PAQUIN:  There were things that needed to change. The way that news is consumed and processed, with the internet and social media, has changed a lot of different logistics of what a PR job entails. But as far as the overall arcs, themes, ideas and storylines, those pretty much stayed as they were. For example, you can’t have people getting a text saying, “Oh, hey, this happened,” because now they just get a Google alert. We just went through and updated the show with contemporary media.

It’s amazing how fast all of that changes.

PAQUIN:  I know! You think that five years isn’t that long, but what was very contemporary, five years ago, suddenly feels a bit dated. But, that was a quick fix.

In the five years before this went into production, was Flack something that you always had in the back of your mind, throughout that time, or was there something specific that brought you back to it now?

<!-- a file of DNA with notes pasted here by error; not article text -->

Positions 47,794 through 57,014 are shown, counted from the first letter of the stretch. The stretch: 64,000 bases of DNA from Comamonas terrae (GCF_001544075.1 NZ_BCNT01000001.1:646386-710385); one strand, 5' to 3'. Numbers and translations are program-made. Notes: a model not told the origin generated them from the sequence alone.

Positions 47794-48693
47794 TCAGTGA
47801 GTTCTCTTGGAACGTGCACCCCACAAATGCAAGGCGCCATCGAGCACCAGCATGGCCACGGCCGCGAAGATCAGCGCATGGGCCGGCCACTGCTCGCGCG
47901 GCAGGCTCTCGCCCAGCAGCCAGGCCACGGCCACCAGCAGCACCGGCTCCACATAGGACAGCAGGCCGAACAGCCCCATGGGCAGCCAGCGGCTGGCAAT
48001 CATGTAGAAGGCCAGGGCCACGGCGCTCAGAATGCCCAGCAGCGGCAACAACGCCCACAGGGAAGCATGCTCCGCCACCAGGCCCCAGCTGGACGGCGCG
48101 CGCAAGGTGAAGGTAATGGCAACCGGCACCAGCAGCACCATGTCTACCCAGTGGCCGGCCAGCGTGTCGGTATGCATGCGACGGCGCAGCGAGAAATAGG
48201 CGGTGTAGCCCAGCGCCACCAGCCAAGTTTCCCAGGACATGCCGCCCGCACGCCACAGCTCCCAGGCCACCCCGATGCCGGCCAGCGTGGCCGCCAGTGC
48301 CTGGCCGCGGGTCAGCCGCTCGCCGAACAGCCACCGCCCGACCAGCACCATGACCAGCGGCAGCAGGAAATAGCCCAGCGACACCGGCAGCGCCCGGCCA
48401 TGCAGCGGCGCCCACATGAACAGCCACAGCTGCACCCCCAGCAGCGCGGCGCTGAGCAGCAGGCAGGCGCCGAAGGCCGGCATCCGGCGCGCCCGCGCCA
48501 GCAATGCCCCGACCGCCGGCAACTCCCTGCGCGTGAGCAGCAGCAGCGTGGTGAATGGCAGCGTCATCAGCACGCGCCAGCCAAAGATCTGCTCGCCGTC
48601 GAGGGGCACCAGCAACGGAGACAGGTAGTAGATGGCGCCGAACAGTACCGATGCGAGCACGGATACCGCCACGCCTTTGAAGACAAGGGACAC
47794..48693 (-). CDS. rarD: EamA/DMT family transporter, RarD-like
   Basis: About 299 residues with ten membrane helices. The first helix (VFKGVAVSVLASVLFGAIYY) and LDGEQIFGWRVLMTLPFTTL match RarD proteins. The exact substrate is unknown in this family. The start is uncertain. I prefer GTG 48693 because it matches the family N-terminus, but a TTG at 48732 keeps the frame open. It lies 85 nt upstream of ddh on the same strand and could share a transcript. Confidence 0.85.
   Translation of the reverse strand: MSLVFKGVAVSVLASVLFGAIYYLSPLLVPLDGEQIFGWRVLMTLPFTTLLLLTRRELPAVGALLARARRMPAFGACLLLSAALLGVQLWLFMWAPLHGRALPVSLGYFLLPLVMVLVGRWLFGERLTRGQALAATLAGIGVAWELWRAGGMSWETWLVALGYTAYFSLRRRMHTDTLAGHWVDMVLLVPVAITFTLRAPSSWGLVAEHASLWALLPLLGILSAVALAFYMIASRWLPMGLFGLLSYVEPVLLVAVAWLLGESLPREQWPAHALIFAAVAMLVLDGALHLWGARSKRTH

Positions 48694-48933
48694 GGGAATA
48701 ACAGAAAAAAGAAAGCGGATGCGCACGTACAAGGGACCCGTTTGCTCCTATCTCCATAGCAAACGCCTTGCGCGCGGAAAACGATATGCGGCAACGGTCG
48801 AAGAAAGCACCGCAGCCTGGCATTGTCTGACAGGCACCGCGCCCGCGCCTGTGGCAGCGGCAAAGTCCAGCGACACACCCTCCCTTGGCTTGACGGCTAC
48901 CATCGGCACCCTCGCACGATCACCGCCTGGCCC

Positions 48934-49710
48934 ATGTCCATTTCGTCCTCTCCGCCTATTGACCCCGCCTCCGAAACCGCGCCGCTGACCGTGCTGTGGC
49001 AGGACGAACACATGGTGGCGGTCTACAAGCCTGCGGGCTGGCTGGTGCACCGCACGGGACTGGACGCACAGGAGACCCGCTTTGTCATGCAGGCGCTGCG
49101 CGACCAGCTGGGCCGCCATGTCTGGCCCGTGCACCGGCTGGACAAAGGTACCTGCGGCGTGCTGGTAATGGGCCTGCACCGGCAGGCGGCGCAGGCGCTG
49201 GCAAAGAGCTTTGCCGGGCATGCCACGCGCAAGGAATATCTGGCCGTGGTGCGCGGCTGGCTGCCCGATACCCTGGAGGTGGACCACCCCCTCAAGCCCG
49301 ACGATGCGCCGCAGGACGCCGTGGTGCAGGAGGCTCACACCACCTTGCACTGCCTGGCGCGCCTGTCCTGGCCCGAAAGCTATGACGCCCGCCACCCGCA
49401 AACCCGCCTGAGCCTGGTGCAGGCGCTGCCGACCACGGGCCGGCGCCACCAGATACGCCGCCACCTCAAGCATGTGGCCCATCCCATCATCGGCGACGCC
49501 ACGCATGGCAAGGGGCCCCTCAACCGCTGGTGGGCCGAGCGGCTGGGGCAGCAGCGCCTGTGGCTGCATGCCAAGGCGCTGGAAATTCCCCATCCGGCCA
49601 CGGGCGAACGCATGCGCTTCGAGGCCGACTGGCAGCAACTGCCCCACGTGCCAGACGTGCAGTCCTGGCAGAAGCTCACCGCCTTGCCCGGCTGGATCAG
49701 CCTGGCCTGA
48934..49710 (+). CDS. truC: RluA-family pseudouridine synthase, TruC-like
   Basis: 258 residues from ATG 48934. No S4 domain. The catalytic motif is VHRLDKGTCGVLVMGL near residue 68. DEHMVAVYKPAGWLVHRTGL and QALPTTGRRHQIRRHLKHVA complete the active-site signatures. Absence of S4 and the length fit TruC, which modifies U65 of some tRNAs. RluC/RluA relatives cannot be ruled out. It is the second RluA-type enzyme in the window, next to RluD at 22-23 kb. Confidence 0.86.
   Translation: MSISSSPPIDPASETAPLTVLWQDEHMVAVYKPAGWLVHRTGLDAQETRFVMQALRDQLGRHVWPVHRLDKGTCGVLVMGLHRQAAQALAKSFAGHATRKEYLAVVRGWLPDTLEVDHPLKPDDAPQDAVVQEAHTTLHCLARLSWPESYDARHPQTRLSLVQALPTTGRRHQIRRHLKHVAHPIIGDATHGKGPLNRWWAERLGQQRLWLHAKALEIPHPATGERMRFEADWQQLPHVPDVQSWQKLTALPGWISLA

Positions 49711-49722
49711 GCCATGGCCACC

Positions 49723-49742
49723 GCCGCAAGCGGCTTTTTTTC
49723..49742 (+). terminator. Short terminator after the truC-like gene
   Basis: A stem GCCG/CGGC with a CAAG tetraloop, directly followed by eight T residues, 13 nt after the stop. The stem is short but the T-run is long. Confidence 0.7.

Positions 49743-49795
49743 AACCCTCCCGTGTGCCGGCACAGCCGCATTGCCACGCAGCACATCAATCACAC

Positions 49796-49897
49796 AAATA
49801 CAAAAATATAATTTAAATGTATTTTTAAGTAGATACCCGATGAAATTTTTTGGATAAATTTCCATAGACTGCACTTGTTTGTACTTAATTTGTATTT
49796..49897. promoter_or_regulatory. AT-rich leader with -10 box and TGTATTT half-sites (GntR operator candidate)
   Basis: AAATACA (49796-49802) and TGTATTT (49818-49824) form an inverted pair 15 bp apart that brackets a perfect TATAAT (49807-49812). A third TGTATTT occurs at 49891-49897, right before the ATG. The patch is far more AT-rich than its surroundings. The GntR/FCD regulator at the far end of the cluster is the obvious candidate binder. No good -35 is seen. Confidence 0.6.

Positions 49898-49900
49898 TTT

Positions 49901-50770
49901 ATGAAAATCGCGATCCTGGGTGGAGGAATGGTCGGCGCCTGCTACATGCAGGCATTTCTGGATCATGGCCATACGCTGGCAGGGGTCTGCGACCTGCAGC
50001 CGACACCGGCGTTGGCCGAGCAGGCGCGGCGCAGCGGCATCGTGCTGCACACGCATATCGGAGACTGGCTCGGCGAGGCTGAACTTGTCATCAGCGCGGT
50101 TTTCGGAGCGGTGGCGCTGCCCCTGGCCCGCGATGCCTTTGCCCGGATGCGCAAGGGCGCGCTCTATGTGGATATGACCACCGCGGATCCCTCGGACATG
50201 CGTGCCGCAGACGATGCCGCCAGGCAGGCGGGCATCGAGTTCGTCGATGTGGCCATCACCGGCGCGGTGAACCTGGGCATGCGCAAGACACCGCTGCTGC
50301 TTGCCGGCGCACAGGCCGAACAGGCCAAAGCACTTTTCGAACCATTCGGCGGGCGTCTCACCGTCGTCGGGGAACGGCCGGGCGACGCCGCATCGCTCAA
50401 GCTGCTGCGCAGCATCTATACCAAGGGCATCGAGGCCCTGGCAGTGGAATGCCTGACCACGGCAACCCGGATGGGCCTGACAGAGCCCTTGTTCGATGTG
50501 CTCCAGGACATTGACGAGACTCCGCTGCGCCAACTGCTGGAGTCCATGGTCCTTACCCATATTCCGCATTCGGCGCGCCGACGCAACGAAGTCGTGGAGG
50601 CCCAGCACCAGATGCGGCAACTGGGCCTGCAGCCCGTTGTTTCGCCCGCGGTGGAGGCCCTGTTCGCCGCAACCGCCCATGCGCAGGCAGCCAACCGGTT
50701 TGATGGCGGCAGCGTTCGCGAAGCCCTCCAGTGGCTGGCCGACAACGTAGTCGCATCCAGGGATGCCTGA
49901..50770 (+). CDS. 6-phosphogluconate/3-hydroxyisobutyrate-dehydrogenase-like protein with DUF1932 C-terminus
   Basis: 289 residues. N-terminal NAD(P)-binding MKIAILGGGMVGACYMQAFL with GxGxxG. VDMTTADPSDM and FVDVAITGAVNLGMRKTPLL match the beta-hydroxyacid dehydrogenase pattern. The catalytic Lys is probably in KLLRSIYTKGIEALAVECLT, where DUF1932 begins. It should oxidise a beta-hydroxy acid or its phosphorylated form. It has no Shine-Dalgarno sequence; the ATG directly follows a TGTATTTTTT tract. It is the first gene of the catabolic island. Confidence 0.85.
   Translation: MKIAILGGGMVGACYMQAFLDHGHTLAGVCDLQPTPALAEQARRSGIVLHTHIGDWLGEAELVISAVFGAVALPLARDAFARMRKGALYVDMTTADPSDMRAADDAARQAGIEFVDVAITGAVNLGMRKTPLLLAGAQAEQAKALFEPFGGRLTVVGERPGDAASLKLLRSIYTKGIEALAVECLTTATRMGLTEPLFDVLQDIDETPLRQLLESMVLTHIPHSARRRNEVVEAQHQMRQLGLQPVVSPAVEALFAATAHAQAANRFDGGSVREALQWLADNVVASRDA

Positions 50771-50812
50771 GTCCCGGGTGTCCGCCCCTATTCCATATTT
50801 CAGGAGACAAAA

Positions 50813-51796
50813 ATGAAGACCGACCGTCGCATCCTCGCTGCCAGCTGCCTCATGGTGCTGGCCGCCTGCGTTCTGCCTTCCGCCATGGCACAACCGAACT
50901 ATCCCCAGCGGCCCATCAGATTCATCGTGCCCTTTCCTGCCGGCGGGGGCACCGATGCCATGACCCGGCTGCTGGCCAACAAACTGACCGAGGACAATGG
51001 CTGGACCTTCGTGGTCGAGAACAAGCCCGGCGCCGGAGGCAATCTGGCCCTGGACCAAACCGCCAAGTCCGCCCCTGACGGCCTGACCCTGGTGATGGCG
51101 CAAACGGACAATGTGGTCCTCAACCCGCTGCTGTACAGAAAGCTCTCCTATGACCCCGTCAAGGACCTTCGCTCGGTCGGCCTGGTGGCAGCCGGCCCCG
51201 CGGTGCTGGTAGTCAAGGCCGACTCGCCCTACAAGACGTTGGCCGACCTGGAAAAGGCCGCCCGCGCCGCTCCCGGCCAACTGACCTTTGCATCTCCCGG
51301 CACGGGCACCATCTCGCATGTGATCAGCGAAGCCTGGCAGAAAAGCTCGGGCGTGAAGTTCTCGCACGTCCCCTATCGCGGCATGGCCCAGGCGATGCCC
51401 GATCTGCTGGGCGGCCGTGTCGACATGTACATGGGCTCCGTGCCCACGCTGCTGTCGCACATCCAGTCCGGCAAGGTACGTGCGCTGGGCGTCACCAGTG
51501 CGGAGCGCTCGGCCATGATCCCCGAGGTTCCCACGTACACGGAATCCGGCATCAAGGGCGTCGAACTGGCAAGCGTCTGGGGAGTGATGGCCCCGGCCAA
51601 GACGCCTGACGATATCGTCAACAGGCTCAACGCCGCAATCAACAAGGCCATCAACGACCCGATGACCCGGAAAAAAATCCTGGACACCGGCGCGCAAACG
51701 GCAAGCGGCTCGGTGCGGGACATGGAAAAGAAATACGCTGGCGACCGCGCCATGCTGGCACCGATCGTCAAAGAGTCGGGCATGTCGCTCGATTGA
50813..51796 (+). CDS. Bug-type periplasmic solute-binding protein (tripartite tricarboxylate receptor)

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PAQUIN:  We started developing it a while ago, we got a deal over at HBO, and we worked on it there for awhile. They didn’t pick it up, and then it just went onto the shelf and we moved on to do other things, but it was always that one thing where the writing was just so good and that’s so rare. I know this probably sounds crazy, but so many projects go into production without great scripts. They’re the actual building blocks of entertainment, but so often, things get written as you go. That’s fine, but it’s so exciting when you find material where you’re just really excited about the words on the page, and this one was very much the one that we weren’t willing to just let go of. I can’t actually remember, off the top of my head, exactly what the timeframe was, but it was only three or four months of trying to take another step at getting it set up, until we were in production, and prepping and shooting. It all went very, very quickly, once we put the life back into it, and that was very exciting.

You produced this series with your husband, Stephen Moyer, and you also worked as a producer on the film that he directed. What do you guys enjoy about working together, in that capacity, and developing projects together, and not just working as actors?